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A jury convicted Stacey O. Lanham of the stabbing death of Gerald Mutcherson in connection with a drug deal. At trial, Lanham admitted killing Mutcherson, but claimed it was in self defense. On appeal, Lanham contended that the State failed to establish venue and the trial court failed to instruct the jury on the burden of proof for venue. Finding no error, the Supreme Court affirmed.
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In the Supreme Court of Georgia
Decided: October 1, 2012
S12A1348. LANHAM v. THE STATE.
HUNSTEIN, Chief Justice.
A jury convicted Stacey O. Lanham of the stabbing death of Gerald
Mutcherson in connection with a drug deal.1 At trial, Lanham admitted killing
Mutcherson, but claimed it was in self defense. On appeal, Lanham contends
that the State failed to establish venue and the trial court failed to instruct the
jury on the burden of proof for venue. Finding no error, we affirm.
1. Testifying in his own defense at trial, Lanham said he picked up
Mutcherson at “the 400 block,” where he lived around 9 p.m. on October 5,
The death occurred on October 5, 2005, and Lanham was indicted in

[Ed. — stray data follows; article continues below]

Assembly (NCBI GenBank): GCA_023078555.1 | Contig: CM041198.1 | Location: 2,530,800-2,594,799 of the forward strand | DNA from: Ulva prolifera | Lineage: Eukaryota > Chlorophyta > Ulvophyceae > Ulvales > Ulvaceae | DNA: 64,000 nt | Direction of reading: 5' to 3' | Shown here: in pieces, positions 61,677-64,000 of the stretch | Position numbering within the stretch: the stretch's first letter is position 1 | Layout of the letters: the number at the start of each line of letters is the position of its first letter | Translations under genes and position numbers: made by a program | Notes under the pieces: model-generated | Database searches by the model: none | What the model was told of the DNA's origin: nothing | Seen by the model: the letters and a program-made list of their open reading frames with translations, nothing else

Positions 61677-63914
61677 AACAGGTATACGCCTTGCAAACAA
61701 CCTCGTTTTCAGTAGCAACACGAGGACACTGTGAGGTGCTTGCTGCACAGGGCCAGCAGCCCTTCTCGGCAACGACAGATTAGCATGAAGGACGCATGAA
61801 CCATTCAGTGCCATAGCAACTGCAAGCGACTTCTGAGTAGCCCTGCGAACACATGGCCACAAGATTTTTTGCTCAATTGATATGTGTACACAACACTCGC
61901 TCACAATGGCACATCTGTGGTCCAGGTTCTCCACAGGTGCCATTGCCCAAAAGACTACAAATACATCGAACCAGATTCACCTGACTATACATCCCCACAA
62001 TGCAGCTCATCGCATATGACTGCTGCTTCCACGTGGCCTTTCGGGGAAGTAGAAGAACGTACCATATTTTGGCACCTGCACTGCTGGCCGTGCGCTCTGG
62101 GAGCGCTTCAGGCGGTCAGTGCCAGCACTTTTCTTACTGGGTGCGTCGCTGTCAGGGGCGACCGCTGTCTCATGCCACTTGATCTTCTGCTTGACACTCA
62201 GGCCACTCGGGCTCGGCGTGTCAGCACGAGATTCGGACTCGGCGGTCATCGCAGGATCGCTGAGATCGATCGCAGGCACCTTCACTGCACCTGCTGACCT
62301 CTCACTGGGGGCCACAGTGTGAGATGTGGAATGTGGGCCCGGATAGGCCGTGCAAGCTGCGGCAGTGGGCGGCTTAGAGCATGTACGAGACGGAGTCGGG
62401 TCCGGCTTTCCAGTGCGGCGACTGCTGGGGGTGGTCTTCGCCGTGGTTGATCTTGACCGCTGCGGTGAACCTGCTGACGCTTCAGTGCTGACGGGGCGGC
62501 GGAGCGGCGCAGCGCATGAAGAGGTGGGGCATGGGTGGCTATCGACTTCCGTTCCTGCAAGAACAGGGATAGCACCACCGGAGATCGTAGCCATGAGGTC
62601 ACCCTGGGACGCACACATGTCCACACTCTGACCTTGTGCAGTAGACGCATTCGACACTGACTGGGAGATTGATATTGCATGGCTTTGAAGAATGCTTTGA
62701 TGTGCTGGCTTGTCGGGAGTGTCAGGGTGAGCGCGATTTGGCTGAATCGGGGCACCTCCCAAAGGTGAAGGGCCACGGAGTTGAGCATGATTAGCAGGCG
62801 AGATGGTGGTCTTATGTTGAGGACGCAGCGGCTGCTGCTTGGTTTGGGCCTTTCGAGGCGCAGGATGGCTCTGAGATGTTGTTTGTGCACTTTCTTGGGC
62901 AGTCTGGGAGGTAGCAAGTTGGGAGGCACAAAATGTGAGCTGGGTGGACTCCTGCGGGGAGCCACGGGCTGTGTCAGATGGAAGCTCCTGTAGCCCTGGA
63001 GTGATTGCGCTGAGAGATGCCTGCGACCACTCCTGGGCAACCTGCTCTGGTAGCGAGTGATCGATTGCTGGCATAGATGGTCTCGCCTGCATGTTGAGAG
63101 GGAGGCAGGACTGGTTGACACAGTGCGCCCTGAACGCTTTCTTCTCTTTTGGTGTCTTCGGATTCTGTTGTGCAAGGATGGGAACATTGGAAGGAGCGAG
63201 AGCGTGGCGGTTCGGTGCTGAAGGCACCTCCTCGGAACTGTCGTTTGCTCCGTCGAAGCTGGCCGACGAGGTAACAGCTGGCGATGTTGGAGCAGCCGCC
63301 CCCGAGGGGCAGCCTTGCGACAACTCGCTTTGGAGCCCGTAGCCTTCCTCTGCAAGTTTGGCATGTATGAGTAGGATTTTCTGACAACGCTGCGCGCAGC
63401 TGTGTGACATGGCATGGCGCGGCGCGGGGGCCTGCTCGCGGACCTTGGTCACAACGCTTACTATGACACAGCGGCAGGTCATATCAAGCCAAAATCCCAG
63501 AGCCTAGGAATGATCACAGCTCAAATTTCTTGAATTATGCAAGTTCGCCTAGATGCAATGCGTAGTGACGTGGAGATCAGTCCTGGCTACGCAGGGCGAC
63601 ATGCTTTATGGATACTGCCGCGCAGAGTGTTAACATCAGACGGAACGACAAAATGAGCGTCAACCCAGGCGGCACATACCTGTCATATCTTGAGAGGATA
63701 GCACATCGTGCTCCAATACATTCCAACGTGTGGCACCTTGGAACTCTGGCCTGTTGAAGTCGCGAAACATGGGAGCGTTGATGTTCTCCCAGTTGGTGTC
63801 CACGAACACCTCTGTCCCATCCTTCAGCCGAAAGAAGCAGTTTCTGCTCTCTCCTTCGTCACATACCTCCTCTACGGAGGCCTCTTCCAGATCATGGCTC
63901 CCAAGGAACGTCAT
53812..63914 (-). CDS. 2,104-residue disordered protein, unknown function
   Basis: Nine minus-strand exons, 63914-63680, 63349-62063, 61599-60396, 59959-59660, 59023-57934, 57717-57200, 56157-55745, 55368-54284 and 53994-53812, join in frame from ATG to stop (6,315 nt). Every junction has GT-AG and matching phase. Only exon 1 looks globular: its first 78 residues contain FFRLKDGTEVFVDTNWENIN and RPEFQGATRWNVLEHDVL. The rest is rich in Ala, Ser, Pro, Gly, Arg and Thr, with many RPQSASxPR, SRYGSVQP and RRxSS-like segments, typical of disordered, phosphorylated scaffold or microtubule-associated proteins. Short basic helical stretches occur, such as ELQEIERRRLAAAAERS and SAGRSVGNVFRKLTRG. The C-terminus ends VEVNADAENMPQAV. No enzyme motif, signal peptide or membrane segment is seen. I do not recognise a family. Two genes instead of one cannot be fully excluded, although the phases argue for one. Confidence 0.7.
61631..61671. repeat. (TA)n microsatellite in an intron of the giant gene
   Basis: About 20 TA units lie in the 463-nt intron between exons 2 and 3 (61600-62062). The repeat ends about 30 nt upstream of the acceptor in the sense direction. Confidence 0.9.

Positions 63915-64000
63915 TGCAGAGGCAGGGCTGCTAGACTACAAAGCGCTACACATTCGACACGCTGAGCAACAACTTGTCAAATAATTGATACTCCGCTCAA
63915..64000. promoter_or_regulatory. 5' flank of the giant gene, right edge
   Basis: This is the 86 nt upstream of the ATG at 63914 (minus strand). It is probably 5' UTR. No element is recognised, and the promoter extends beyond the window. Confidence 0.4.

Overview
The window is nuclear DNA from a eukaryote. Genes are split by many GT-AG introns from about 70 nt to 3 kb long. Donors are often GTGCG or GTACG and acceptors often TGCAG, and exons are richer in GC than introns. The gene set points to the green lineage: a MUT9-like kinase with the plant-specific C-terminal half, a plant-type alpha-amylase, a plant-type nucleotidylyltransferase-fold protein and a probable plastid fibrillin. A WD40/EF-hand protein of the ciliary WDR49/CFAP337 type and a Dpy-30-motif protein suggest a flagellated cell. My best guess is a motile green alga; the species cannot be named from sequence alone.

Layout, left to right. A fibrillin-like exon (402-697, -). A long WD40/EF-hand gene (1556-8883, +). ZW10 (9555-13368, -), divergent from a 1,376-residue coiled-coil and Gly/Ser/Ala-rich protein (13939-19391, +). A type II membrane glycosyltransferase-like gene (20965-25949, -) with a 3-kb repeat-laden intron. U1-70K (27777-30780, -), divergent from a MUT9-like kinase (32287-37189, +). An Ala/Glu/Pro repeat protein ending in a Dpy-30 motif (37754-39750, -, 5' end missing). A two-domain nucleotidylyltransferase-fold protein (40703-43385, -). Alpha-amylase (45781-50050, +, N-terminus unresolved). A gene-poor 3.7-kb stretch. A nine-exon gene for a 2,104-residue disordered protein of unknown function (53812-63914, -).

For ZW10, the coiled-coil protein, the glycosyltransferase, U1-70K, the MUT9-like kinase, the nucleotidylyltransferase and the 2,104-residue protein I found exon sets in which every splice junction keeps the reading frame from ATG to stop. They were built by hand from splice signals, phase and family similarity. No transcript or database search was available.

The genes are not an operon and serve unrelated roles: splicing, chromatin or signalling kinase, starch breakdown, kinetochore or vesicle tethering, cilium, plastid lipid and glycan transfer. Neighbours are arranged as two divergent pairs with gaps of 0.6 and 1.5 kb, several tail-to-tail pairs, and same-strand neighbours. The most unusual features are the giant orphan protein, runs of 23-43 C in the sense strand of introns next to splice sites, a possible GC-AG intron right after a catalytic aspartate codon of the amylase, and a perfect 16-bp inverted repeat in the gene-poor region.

Bryan County on November 8, 2005, for malice murder, felony murder, and
aggravated assault. On August 2, 2006, a jury found Lanham guilty of felony
murder and aggravated assault and the trial court sentenced him to life
imprisonment. The aggravated assault conviction merged into the felony
murder conviction. Lanham filed a motion for new trial on August 18, 2006,
which was denied on June 7, 2010. Lanham filed a notice of appeal in the
Court of Appeals on July 1, 2010, which transferred the case to this Court on
April 10, 2012. The case was docketed for the Court’s April 2012 term and
submitted for decision on the briefs.
2005, and they began driving around. While Mutcherson talked on his cell
phone, Lanham asked for $40 of crack cocaine. Mutcherson handed some
cocaine to Lanham, who smoked a little of it as he drove. After Mutcherson got
off the telephone, he asked for his money. Lanham said he did not have any
money and instead had stereo speakers to trade. Mutcherson said he wanted his
money and that he was going to kill Lanham if he did not get it. Mutcherson
began to reach in his pocket, and Lanham testified that he thought Mutcherson
was reaching for a gun. Lanham tried to stop Mutcherson, who flung away
Lanham’s hand. As Mutcherson continued to reach in his pocket, Lanham
grabbed a knife and stabbed Mutcherson. When Mutcherson stiffened up,
Lanham panicked; he turned onto a dirt road and dragged Mutcherson’s body